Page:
be spared, and the kingdom remain unshaken.'

1 Mother,' replied that excellent youth, ' in my
opinion we should hasten this matter. Firstly, I
must obey your command ; secondly, I must promote
the interests of my master ; thirdly, if this body be
of any use to a goddess, nothing better can be done
with it in this world.'

( ' Excuse me, Eaja Yikram,' said the Baital, inter-
rupting himself, f if I repeat these fair discourses at
full length ; it is interesting to hear a young person,
whose throat is about to be cut, talk so like a doctor
of laws.')

Then the youth thus addressed his sire : ' Father,
whoever can be of use to his master, the life of that
man in this world has been lived to good purpose,


and by reason of his usefulness he will be rewarded
in other worlds.'

His sister, however, exclaimed, ' If a mother should
give poison to her daughter, and a father sell his son,
and a king seize the entire property of his subjects,
where then could one look for protection ? ' But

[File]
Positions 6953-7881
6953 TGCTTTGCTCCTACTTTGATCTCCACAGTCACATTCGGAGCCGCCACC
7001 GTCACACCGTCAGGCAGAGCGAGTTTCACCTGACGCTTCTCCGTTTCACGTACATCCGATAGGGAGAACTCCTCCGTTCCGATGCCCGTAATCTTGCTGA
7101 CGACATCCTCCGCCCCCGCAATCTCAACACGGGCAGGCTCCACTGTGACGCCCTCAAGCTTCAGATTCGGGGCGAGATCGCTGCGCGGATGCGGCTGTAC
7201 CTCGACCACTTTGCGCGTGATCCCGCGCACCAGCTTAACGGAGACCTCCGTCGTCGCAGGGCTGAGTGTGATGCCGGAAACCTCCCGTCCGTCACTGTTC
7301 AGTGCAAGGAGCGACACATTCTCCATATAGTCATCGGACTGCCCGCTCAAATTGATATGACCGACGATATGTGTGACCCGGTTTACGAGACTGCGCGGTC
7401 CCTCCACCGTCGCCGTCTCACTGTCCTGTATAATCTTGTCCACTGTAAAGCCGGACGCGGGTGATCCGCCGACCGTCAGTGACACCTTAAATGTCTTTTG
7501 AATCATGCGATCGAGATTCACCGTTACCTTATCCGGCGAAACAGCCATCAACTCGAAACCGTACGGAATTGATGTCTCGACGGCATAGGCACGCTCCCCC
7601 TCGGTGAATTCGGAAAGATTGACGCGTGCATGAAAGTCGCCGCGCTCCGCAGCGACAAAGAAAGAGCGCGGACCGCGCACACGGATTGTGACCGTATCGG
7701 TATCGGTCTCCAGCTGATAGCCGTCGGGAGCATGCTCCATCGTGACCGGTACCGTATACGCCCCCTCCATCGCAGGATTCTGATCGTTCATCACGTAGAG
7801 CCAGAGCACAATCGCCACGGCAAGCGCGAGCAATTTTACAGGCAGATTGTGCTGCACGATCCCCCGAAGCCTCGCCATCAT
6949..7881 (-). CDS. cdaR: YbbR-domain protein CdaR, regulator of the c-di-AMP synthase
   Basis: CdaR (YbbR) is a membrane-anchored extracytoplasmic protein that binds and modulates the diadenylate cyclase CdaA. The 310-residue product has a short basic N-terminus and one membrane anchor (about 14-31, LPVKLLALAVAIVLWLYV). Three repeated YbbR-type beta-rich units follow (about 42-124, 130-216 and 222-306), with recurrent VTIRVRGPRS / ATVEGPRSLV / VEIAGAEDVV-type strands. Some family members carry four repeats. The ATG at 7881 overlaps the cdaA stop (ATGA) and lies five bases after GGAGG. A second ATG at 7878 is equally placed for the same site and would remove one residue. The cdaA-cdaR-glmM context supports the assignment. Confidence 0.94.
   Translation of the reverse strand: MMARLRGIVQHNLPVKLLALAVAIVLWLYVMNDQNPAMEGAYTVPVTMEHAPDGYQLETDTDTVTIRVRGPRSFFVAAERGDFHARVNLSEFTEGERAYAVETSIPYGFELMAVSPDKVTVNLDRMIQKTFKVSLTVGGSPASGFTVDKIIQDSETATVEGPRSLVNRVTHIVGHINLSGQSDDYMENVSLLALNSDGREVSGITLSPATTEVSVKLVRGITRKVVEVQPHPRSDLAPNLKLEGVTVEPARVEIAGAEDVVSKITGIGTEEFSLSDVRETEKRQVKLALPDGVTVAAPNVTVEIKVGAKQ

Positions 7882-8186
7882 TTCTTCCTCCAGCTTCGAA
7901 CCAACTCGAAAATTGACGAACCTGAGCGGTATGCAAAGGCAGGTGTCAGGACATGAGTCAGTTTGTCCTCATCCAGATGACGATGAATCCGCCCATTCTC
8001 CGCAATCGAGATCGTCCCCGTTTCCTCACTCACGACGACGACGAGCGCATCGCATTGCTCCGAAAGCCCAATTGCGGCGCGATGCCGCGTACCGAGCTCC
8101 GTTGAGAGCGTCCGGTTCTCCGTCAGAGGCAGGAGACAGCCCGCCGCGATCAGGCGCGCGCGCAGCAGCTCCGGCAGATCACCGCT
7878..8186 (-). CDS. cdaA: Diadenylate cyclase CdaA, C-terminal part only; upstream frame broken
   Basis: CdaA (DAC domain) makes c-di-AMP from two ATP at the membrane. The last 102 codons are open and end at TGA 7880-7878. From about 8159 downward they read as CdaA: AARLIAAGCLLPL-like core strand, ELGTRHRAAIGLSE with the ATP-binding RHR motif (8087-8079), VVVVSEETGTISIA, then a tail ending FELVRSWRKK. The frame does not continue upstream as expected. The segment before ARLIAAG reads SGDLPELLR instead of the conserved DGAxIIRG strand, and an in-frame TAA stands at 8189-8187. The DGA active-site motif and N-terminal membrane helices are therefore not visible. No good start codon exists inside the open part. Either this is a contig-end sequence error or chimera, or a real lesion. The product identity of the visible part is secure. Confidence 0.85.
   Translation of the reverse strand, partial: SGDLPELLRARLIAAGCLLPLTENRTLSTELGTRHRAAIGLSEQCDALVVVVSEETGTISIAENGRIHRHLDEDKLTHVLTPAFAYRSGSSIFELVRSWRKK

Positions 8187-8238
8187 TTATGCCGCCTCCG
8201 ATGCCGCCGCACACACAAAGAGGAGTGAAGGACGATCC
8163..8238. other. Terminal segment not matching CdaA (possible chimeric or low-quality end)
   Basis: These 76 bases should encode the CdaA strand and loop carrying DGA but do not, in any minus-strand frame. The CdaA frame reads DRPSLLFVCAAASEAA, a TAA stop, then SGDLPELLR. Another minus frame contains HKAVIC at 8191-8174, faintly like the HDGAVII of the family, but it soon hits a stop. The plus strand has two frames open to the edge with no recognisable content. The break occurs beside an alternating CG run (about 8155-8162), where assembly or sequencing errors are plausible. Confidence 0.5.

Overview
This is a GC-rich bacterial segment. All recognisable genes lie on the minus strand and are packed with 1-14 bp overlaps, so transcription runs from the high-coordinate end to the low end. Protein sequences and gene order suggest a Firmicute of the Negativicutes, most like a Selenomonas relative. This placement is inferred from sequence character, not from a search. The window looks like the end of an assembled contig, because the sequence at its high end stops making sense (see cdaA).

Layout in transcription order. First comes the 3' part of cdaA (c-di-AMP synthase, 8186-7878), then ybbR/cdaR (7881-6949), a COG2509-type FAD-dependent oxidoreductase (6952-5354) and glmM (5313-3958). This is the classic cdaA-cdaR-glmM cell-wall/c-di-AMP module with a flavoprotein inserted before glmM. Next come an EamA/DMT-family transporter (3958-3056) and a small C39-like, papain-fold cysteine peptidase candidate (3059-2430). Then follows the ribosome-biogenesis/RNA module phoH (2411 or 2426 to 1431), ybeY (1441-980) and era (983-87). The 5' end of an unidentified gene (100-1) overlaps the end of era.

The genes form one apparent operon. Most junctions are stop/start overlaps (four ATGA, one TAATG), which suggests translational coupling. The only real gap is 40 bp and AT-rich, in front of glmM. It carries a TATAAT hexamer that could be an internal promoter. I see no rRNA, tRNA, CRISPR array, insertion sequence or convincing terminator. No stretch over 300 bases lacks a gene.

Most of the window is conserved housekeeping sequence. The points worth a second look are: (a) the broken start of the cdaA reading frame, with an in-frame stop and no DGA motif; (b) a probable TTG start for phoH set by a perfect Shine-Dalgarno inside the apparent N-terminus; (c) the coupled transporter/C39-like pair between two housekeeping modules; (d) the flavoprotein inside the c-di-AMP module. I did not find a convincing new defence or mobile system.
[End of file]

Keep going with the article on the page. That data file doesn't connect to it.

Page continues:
they heeded her not, and continued talking as they
journeyed towards the temple of Devi the king all
the while secretly following them.

Presently they reached the temple, a single room,
surrounded by a spacious paved area ; in front was
an immense building capable of seating hundreds of
people. Before the image there were pools of blood,
where victims had lately been slaughtered. In the
sanctum was Devi, a large black figure with ten arms.
With a spear in one of her right hands she pierced
the giant Mahisha ; and with one of her left hands
she held the tail of a serpent, and the hair of the
giant, whose breast the serpent was biting. Her
other arms were all raised above her head, and were